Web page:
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Sino-U.S. ties hit new snag over Internet issues

Web censorship and alleged hacking by China, as underscored by Google's recent complaint, have further soured relations between the nations.

January 23, 2010|By Paul Richter and David Pierson
  • Secretary of State Hillary Rodham Clinton, speaking in Washington, lamented that "a new information curtain is descending over much of the world." A day later, the Chinese government responded that her remarks were "harmful to Sino-American relations."
Secretary of State Hillary Rodham Clinton, speaking in Washington, lamented… (Joshua Roberts / Getty Images )

Reporting from Washington and Beijing — The U.S.-Chinese relationship, already being tested by rising trade tension during President Obama's first year, has been rocked by new turbulence as the administration has sought to prove its commitment to human rights around the world.

The two governments are at odds over planned U.S. arms sales to Taiwan, American overtures to Tibetan exiles and, now, the issue of Internet freedom that has been vividly raised by allegations against China from Google.

After Secretary of State Hillary Rodham Clinton complained Thursday in Cold War terms about China's Internet intrusions, Chinese officials shot back Friday that her remarks were "harmful to Sino-American relations" and demanded that U.S. officials "respect the truth."

The exchange set off a diplomatic shuffle. Top U.S. and Chinese officials have huddled in a series of hastily convened meetings in Washington since Clinton's speech to discuss the Google issue and "the broader aspects of our relationship," Philip J. Crowley, chief State Department spokesman, said Friday.

Some experts believe that Clinton may have been too provocative when, in Churchillian tones, she lamented that "a new information curtain is descending over much of the world." But her remarks, in a major prepared address, highlighted the Obama administration's hardening approach.

The U.S. tack comes as Beijing is being increasingly resistant to foreign pressure. In addition to its stern posture on Tibet and Taiwan, China has rebuffed calls to revalue its currency and support a global climate change treaty.

"We're in for tough sledding for the rest of the year," predicted David M. Lampton, director of China studies at Johns Hopkins University's School of Advanced International Studies.

Diplomats and analysts worry that the expanding array of disputes could damage chances of Chinese cooperation on key U.S. strategic issues, such as North Korea's nuclear program, sanctions against Iran and the international effort in Afghanistan.

Analysts said the new frictions could affect cooperation between the two nations' militaries, an initiative announced in November by President Obama during a visit to China. They also could prompt the Chinese to rethink plans to take part in high-level meetings, such as Obama's planned nuclear security conference this spring.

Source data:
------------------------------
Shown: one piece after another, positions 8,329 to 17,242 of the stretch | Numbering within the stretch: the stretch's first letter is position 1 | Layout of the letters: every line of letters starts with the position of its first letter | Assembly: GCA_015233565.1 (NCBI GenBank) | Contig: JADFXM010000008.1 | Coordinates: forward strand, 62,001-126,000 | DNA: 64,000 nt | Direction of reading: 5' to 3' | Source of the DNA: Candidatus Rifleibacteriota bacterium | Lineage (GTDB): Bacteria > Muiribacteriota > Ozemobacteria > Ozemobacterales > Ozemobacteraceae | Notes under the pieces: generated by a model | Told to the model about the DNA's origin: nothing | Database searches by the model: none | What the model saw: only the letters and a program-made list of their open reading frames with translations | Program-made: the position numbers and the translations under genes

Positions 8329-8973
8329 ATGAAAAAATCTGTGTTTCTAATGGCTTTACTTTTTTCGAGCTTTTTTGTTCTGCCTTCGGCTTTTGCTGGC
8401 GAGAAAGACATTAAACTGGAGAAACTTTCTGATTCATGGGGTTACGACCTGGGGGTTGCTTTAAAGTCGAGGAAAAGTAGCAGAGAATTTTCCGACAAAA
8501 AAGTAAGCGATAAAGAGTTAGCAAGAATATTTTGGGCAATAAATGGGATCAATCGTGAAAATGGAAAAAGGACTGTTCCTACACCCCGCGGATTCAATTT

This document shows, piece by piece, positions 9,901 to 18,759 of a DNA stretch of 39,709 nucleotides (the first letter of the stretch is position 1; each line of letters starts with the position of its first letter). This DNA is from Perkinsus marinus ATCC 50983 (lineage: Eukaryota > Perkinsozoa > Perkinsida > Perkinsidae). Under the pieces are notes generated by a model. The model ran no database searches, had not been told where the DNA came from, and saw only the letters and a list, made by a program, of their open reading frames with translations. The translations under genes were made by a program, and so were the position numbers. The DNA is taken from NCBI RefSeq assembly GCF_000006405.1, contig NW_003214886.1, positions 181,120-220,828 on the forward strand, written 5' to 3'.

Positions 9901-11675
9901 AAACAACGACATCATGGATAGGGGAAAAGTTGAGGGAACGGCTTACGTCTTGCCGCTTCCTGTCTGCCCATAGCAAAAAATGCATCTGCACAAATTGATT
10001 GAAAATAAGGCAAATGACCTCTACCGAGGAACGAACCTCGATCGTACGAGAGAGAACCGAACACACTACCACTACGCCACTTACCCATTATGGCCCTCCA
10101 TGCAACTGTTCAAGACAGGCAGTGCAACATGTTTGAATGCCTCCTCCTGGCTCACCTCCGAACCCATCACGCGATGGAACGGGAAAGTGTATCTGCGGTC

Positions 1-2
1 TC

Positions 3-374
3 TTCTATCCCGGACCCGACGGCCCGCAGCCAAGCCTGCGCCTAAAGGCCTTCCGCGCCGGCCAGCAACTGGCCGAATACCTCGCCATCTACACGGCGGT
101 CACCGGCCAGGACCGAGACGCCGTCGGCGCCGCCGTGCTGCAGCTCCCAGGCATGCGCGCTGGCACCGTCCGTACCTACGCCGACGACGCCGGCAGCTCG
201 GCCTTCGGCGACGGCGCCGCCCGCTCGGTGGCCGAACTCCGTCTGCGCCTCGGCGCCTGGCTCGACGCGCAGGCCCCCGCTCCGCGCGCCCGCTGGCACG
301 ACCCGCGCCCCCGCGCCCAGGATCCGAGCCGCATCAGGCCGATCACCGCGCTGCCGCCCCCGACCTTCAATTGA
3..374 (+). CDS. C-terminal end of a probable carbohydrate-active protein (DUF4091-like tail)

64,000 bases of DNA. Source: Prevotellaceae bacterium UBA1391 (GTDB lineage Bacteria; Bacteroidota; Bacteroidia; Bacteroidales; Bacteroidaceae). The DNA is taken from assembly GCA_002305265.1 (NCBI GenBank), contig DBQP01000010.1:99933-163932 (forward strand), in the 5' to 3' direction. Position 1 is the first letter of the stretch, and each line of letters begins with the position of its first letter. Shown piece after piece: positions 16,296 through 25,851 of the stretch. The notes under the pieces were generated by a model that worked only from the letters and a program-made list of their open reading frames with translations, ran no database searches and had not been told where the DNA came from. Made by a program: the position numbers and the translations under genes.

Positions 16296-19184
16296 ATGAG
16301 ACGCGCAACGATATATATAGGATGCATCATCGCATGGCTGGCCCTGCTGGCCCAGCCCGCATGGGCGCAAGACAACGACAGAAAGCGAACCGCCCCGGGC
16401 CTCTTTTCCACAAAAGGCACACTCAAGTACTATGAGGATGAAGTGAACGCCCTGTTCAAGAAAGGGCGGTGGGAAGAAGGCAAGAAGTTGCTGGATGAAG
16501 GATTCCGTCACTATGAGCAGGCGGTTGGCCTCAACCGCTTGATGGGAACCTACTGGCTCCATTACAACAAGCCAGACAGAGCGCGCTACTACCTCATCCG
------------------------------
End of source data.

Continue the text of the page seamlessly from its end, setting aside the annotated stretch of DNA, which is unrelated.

Last year, Obama administration officials, eager to begin their relationship with China on a positive note, focused on areas of mutual interest while putting off tougher issues. But the relationship took a turn for the worse, in the Chinese view, after the U.S. imposed duties on Chinese tires and steel pipes. Sensitive issues, such as the U.S. relationship with Taiwan and Tibet, continued to stack up.

Meanwhile, the administration has been criticized by human rights advocates for not pushing more forcefully in its dealings with China and other countries.

The criticism comes as Obama has faced other questions concerning international diplomacy, and it coincides with the approach of U.S. midterm elections. Meanwhile, the Chinese, too, have begun to think about a big political event: their 2012 party congress, when a new leader will be chosen.

"With an election period coming up, nobody wants to appear unduly solicitous or weak," Lampton said. The debate over Internet freedom captured world attention last week when Google complained of attacks on its network from China and said it might shut down its Chinese-language search engine if the government didn't stop requiring that it censor searches.

But Clinton's speech was the first in which the administration suggested that Internet freedom would be a key plank of its foreign policy.

Clinton specifically criticized the Chinese and others for Internet censorship. And she suggested that defense against cyber attacks was a core issue of mutual defense for the United States and its allies.

"This was definitely a shot across the bow," said Charles A. Kupchan, a National Security Council aide in the Clinton administration. "This is a level of rhetoric vis-a-vis China that is new."

The initial Chinese reaction was to try to play down the speech, portraying the issue as a narrow commercial dispute.

But the Foreign Ministry made an about-face Friday, saying in a statement that the U.S. needed to "respect the truth and to stop using the so-called Internet freedom question to level baseless accusations."

Meanwhile, U.S. officials are expected to soon approve the sale of billions of dollars worth of missile defense batteries and helicopters to Taiwan.

Obama is also expected to meet this year with the Dalai Lama, the exiled spiritual leader of Tibet, whom the Chinese consider a separatist. Last year, Obama declined to meet him, sparking condemnations from human rights advocates in the United States.

Kupchan, who is now with the Council on Foreign Relations, said that while he does not believe the two countries are headed for a major crisis, "there has been a certain amount of brinkmanship."

"We'll probably see in a week or two whether we're in for a tougher period, or whether they're uncomfortable with how the tensions have risen so quickly, and step back," he said.

paul.richter@latimes.com

david.pierson@latimes.com

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